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IV. Appendixes > F. High-Level and Low-Level Languages

Appendix F. High-Level and Low-Level Languages

In this appendix, we’ll examine the position of Visual Basic as a programming language by taking a somewhat closer look at high-level and low-level languages, with some examples for comparison.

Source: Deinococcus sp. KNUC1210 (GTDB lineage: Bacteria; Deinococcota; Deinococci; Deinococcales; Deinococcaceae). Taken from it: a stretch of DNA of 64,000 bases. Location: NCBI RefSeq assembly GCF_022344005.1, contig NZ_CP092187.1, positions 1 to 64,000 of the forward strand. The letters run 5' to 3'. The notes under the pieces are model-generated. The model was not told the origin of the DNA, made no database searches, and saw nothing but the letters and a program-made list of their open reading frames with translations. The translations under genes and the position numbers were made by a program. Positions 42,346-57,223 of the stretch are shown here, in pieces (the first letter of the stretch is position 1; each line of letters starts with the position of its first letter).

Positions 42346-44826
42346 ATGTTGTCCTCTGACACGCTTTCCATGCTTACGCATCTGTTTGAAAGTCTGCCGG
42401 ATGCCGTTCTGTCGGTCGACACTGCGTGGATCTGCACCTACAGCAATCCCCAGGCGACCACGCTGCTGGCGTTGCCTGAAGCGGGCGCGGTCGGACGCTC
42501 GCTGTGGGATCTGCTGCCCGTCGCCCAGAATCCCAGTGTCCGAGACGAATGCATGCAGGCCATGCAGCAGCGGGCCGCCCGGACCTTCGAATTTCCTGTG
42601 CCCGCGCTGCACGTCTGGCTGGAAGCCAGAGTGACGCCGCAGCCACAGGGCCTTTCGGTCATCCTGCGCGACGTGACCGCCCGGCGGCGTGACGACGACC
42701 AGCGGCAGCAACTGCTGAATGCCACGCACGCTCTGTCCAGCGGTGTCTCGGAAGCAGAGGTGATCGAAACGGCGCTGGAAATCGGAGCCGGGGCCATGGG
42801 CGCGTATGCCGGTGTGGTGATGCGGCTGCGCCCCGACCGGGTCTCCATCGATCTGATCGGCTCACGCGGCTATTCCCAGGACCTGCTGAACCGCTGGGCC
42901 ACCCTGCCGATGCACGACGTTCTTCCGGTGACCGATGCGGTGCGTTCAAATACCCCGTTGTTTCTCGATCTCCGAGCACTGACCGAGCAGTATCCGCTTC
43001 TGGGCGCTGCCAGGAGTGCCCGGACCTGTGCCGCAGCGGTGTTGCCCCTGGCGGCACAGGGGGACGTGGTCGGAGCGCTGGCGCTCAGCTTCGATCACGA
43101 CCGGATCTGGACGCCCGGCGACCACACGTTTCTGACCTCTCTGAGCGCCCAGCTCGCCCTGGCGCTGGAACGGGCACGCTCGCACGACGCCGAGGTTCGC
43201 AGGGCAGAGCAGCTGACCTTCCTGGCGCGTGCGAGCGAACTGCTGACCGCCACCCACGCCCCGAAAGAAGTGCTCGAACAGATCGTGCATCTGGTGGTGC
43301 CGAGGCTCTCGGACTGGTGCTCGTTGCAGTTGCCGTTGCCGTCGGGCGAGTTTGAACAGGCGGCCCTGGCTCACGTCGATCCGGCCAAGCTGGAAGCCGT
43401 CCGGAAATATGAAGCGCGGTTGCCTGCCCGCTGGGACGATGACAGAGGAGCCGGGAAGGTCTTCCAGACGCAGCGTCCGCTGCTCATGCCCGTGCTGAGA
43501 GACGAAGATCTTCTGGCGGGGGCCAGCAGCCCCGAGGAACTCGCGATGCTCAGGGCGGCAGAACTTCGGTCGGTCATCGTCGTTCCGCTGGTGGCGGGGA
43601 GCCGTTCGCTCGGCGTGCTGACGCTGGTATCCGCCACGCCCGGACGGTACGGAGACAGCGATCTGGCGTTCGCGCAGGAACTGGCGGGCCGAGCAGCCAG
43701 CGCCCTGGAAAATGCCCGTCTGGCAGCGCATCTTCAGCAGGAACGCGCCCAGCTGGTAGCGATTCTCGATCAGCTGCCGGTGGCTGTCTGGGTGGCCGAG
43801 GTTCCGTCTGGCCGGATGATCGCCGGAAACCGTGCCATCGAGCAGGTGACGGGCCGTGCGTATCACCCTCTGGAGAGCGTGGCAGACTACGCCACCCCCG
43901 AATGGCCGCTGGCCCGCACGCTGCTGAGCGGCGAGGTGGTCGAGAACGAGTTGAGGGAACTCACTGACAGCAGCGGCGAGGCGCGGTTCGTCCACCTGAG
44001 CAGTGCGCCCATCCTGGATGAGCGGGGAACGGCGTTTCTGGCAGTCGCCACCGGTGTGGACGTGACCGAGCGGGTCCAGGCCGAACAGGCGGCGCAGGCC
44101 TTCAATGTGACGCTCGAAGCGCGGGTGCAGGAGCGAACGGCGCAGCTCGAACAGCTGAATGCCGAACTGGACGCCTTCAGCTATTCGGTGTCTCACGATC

A low-level language is characterized by its ability to manipulate the computer’s operating system and hardware more or less directly. For instance, a programmer who is using a low-level language may be able to easily turn on the motor of a floppy drive, check the status bits of the printer interface, or look at individual sectors on a disk, whereas these tasks may be difficult, if not impossible, with a high-level language. Another benefit of low-level languages is that they tend to perform tasks more quickly than high-level languages.


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